Vendor vs. Subrecipient: Guidance on Appropriate Classification of Legal Relationships
Effective Date: October 18, 2011
Revision Date: December 26, 2014
PDF Version: Subrecipient vs. Contractor
Preamble/Note on Terminology
Under the OMB Uniform Administrative Requirements, Cost Principles and Audit Requirements for Federal Awards, which went into effect on 12/16/2014, the term “vendor” was replaced with “contractor.” The terms vendor and contractor substantially have the same meaning and may be used interchangeably in other guidance. For consistency purposes, when Harvard provides funds from a federal award to a non-federal entity, the non-federal entity receiving these funds is classified as a subrecipient or a contractor based on the nature of the agreement and the criteria in 2 CFR §200.330.
Reason for this Guidance
Before entering into a relationship with another entity under a sponsored award in which the other entity will provide goods or services or substantive, programmatic work to Harvard as the prime recipient of funding, a determination must be made as to the nature of the legal relationship of Harvard and other entity, which in turn will determine the type of legal agreement required to document the relationship. This is a significant decision because it determines the allocation of responsibilities and influences the appropriate application of indirect cost rates. In the case of a subagreement, it is incumbent upon the prime recipient (Harvard) to ensure that subrecipients conduct their portions of research projects in compliance with all applicable terms and conditions of awards and subawards and that project costs incurred by subrecipients are reasonable and allowable. Agreements with contractors (vendors) for the purchase of services, however, typically do not bind vendors to the full set of sponsor terms and conditions, and are subject to competitive bidding procurement practices, to assure that funds paid to vendors do not exceed fair market value.
Section 200.330 Subrecipient and Contractor Determinations, as well as section 200.22 Contractor and 200.92 Subaward of the Uniform Guidance provide guidance on making subrecipient and contractor determinations.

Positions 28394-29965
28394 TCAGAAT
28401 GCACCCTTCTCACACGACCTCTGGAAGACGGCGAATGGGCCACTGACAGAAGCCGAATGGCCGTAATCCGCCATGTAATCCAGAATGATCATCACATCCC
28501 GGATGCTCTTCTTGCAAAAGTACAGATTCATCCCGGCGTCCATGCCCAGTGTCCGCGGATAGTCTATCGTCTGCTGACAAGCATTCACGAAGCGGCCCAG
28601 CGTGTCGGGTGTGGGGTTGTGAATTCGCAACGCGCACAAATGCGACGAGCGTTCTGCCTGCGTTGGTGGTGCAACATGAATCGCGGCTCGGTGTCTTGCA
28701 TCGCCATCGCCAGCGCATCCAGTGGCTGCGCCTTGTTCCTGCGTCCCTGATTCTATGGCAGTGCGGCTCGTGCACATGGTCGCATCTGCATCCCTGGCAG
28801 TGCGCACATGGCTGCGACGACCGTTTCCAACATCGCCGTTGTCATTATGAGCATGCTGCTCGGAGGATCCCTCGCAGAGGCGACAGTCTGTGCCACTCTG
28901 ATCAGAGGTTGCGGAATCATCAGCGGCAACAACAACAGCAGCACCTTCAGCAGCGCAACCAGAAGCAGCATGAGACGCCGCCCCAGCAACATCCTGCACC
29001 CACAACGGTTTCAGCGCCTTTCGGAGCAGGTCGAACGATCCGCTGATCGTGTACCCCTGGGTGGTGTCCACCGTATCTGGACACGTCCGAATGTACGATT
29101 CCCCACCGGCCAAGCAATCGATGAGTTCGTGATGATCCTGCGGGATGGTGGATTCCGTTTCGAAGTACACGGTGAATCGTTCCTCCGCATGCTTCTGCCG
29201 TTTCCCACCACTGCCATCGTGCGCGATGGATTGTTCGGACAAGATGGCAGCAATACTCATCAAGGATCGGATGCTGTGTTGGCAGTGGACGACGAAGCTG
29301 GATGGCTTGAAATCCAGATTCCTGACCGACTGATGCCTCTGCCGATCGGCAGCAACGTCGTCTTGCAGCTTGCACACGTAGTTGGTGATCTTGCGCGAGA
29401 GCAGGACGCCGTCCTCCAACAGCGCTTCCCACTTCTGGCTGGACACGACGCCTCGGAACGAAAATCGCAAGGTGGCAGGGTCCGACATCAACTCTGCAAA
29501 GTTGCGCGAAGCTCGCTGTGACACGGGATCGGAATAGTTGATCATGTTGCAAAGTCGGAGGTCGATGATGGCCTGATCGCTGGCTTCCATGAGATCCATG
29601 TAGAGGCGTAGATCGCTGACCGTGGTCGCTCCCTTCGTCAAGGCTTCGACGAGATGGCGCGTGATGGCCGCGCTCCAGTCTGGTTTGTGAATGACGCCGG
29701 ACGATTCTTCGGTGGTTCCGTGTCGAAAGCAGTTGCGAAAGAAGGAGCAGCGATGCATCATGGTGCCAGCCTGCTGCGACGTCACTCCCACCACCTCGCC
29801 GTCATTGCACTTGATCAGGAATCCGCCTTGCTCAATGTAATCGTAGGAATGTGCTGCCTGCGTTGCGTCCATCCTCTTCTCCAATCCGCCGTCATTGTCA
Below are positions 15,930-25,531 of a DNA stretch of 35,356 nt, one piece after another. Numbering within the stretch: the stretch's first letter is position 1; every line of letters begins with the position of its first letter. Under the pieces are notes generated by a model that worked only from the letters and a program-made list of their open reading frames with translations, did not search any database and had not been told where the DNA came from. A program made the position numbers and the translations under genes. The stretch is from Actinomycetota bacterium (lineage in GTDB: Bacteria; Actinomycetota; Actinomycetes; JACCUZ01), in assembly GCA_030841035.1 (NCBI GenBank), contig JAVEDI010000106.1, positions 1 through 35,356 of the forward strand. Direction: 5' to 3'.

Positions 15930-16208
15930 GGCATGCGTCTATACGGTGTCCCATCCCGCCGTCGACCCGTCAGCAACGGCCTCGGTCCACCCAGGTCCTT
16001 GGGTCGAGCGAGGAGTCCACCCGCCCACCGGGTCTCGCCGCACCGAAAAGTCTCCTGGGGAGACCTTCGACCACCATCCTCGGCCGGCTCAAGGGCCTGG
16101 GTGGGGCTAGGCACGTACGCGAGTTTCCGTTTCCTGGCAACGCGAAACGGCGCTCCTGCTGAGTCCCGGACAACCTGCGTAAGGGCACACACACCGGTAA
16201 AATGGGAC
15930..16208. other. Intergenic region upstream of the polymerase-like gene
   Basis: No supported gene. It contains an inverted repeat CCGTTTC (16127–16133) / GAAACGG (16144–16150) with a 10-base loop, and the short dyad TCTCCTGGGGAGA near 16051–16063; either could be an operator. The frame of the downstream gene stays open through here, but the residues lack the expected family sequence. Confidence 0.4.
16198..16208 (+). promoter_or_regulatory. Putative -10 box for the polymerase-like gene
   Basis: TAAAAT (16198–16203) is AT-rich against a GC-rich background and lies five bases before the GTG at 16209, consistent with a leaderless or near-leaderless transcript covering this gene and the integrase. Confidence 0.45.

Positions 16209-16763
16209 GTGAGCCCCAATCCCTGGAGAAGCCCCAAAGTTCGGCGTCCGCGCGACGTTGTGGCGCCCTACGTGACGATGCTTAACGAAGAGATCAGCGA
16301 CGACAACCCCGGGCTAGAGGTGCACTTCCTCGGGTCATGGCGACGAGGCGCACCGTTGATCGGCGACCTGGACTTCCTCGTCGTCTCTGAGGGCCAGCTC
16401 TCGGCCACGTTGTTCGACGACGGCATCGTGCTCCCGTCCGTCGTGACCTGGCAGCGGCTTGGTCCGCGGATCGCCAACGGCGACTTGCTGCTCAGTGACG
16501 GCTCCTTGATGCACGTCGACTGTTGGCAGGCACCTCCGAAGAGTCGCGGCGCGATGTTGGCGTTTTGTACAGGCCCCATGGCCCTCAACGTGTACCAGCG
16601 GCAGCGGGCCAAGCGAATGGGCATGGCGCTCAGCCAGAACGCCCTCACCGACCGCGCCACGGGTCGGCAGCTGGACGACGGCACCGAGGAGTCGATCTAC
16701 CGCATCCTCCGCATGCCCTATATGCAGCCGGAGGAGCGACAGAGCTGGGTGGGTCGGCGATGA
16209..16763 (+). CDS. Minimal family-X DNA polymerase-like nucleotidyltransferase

Context for this Guidance
Most of the work on sponsored awards at Harvard is conducted by faculty and staff on the premises of the University. However, it is sometimes determined that a portion of the research or project must be completed by an individual consultant1 or entity2 or outside of the University. In these cases, a legal agreement outlining the relationship between the parties and the University is required and may take the form of either a subagreement (typically, in the form of a subaward/subcontract) or an agreement with a contractor (vendor) for purchase of services. It is important that the correct agreement determination is made early in the process of preparing a grant application, as overhead treatment and monitoring requirements for these types of agreements vary and will impact the grant budget and, in some cases, the grant narrative. In addition, if specified in the award terms and conditions (as sometimes occurs), sponsor approval may be required prior to executing a subagreement; sponsor pre-approval is rarely, if ever, required for Harvard to enter into a contractor (vendor) agreement for purchase of services. Both forms of agreement should have a clear purpose and cost. &The criteria used for determining the type of relationship are set forth below:
1In order to qualify as an individual vendor of consulting services, a person must not be in any employment relationship with Harvard, and must meet the requirements for a consultant (as opposed to an employee) under Harvard’s applicable policy. See the Independent Contractor Policy.
2This document offers clarification about the distinction between subrecipient and vendor agreement only.There is a separate policy on OSP’s website regarding consulting. Additionally, consulting agreement templates are available on OGC’s website.
A subrecipient relationship is appropriate when:
- Substantive, programmatic work or an important or significant portion of the research program or project is being undertaken by the other entity.